The November 13 Paris attacks have drawn increased attention to Syria, where many of the suspected perpetrators are said to have received training. French President Francois Hollande is working to build a broad international coalition to defeat Islamic State in Syria and in Iraq. Zlatica Hoke reports.

Video US, Cambodian Navies Pair Up in Gulf of Thailand

The U.S. Navy has deployed one of its newest and most advanced ships to Cambodia to conduct joint training drills in the Gulf of Thailand. Riding hull-to-hull with Cambodian ships, the seamen of the USS Fort Worth are executing joint-training drills that will help build relations in Southeast Asia. David Boyle reports for VOA from Preah Sihanouk province.

Video Americans Sharpen Focus on Terrorism

Washington will be quieter than usual this week due to the Thanksgiving holiday, even as Americans across the nation register heightened concerns over possible terrorist threats. VOA’s Michael Bowman reports new polling data from ABC News and the Washington Post newspaper show an electorate increasingly focused on security issues after the deadly Islamic State attacks in Paris.

Video World Leaders Head to Paris for Climate Deal

Heads of state from nearly 80 countries are heading to Paris (November 30-December 11) to craft a global climate change agreement. The new accord will replace the Kyoto Protocol on Climate Change that expired in 2012.

Video Uncertain Future for Syrian Refugee Resettlement in Illinois

For the trickle of Syrian refugees finding new homes in the Midwest city of Chicago, the call to end resettlement in many U.S. states is adding another dimension to their long journey fleeing war. Organizations working to help them integrate say the backlash since the Paris attacks is both harming and helping their efforts to provide refugees sanctuary. VOA's Kane Farabaugh reports.

Video Creating Physical Virtual Reality With Tiny Drones

As many computer gamers know, virtual reality is a three-dimensional picture, projected inside special googles. It can fool your brain into thinking the computer world is the real world. But If you try to touch it, it’s not there. Now Canadian researchers say it may be possible to create a physical virtual reality using tiny drones. VOA’s George Putic reports.

Video New American Indian Village Takes Visitors Back in Time

There is precious little opportunity to experience what life was like in the United States before its colonization by European settlers. Now, an American Indian village built in a park outside Washington is taking visitors back in time to experience the way of life of America's indigenous people. Carol Pearson narrates this report from VOA's June Soh.

Video Even With Hometown Liberated, Yazidi Refugees Fear Return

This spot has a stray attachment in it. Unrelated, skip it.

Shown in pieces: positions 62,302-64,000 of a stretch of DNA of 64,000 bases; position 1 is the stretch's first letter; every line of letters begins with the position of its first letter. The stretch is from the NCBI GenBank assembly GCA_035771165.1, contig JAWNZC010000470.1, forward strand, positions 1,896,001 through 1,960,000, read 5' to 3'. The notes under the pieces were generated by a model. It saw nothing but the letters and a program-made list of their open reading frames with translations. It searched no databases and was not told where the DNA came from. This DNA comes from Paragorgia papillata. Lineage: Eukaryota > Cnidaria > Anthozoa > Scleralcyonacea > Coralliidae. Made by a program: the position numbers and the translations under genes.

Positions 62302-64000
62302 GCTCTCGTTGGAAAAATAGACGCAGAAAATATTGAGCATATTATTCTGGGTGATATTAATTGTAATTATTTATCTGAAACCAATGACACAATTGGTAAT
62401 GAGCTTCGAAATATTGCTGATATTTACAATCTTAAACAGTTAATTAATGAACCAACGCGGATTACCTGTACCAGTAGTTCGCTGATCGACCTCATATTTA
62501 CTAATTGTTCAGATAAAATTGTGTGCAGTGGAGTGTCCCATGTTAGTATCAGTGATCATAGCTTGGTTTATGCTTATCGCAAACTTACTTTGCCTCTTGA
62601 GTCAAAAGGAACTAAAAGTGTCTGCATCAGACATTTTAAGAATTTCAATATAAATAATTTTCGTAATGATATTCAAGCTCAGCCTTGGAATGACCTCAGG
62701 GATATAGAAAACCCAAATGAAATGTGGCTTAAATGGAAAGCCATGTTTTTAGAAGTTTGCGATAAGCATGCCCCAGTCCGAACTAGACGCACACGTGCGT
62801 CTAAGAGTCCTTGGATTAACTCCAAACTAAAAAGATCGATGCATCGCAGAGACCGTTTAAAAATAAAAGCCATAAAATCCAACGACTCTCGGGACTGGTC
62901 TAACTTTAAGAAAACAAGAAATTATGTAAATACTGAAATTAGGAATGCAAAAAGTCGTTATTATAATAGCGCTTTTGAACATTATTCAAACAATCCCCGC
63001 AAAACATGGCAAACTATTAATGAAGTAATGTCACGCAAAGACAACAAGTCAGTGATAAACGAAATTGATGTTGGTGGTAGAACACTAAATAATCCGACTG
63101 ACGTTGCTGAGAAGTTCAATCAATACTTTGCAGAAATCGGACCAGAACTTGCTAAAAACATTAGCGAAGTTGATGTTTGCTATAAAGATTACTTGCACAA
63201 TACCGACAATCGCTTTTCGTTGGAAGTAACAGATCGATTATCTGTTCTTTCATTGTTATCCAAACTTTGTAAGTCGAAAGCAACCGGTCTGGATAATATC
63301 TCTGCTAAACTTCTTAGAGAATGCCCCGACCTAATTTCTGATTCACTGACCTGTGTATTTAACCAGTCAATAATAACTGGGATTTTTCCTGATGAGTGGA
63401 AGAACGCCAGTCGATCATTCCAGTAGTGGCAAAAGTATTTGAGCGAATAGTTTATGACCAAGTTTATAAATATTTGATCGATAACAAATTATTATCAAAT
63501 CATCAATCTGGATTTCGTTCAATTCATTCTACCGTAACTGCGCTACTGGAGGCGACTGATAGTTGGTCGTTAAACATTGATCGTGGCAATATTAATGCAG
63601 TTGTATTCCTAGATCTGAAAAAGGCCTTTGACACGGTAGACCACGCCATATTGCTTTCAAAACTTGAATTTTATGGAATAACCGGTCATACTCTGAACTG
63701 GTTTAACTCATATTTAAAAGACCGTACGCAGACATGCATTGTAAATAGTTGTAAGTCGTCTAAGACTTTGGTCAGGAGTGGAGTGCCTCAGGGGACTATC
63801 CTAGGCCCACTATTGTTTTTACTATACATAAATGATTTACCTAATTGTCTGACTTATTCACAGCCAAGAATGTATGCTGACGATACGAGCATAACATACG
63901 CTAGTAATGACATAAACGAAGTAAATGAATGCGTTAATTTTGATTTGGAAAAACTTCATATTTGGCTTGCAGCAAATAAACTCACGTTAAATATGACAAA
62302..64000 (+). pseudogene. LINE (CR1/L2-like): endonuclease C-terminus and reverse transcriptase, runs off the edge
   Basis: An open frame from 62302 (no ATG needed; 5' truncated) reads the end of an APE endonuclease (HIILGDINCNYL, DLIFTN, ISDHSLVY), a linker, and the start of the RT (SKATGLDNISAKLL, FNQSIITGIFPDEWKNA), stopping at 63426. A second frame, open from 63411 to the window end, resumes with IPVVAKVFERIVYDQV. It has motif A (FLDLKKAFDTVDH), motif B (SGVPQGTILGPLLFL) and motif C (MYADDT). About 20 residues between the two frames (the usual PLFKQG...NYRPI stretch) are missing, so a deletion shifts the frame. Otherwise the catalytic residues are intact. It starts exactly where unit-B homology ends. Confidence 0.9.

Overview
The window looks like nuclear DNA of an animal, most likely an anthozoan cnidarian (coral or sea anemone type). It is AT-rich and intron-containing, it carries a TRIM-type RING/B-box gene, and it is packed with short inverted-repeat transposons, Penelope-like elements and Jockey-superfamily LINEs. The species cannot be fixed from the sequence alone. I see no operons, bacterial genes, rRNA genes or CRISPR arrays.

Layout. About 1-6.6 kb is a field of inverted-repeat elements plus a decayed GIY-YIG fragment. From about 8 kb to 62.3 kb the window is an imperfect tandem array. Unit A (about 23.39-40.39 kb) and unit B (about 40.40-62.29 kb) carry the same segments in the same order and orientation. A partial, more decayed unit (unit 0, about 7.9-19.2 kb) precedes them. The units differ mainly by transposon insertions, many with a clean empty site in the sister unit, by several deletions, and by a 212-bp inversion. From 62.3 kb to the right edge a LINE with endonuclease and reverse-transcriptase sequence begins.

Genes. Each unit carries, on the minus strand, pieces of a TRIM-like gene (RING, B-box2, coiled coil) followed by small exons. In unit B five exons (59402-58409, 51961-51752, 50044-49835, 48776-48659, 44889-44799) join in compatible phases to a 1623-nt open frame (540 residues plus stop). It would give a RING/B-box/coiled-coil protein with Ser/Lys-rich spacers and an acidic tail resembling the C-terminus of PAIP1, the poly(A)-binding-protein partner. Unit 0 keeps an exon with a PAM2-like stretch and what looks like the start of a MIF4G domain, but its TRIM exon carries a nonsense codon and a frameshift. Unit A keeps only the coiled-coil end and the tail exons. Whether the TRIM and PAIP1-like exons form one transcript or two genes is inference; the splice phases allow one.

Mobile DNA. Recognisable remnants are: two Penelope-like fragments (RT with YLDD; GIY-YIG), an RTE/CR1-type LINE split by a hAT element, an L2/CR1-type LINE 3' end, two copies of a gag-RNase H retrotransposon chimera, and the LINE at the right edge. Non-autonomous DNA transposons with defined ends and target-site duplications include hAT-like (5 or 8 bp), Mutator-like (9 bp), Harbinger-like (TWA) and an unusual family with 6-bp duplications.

While the northern Iraqi town of Sinjar has been liberated from Islamic State forces, it's not clear whether Yazidi residents who fled the militants will now return home. VOA’s Mahmut Bozarslan talked with Yazidis, a religious and ethnic minority, at a Turkish refugee camp in Diyarbakır. Robert Raffaele narrates his report.

Video Nairobi Tailors Make Pope Francis’ Vestments

To ensure the pope is properly attired during his visit, the Kenya Conference of Catholic Bishops asked the Dolly Craft Sewing Project in the Nairobi slum of Kangemi to make the pope's vestments, the garments he will wear during the various ceremonies. Jill Craig reports.

Video Cross-Border Terrorism Puts Europe’s Passport-Free Travel in Doubt

The fallout from the Islamic State terror attacks in Paris has put the future of Europe’s passport-free travel area, known as the "Schengen Zone," in doubt. Several of the perpetrators were known to intelligence agencies, but were not intercepted. Henry Ridgwell reports from London European ministers are to hold an emergency meeting Friday in Brussels to look at ways of improving security.

Video El Niño Brings Unexpected Fish From Mexico to California

Fish in an unexpected spectrum of sizes, shapes and colors are moving north, through El Niño's warm currents from Mexican waters to the Pacific Ocean off California’s coast. El Nino is the periodic warming of the eastern and central Pacific Ocean. As Faiza Elmasry tells us, this phenomenon thrills scientists and gives anglers the chance of a once-in-a-lifetime big catch. Faith Lapidus narrates.

Video Terrorism in Many Forms Continues to Plague Africa

While the world's attention is on Paris in the wake of Friday night's deadly attacks, terrorism from various sides remains a looming threat in many African countries. Nigerian cities have been targeted this week by attacks many believe were staged by the violent Islamist group Boko Haram. In addition, residents in many regions are forced to flee their homes as they are terrorized by armed militias. Zlatica Hoke reports.

Video Study: Underage Marriage Rate Higher for Females in Pakistan

While attitudes about the societal role of females in Pakistan are evolving, research by child advocacy group Plan International suggests that underage marriage of girls remains a particularly big issue in the country. VOA’s Ayesha Tanzeem reports how such marriages leads to further social problems.

VOA Blogs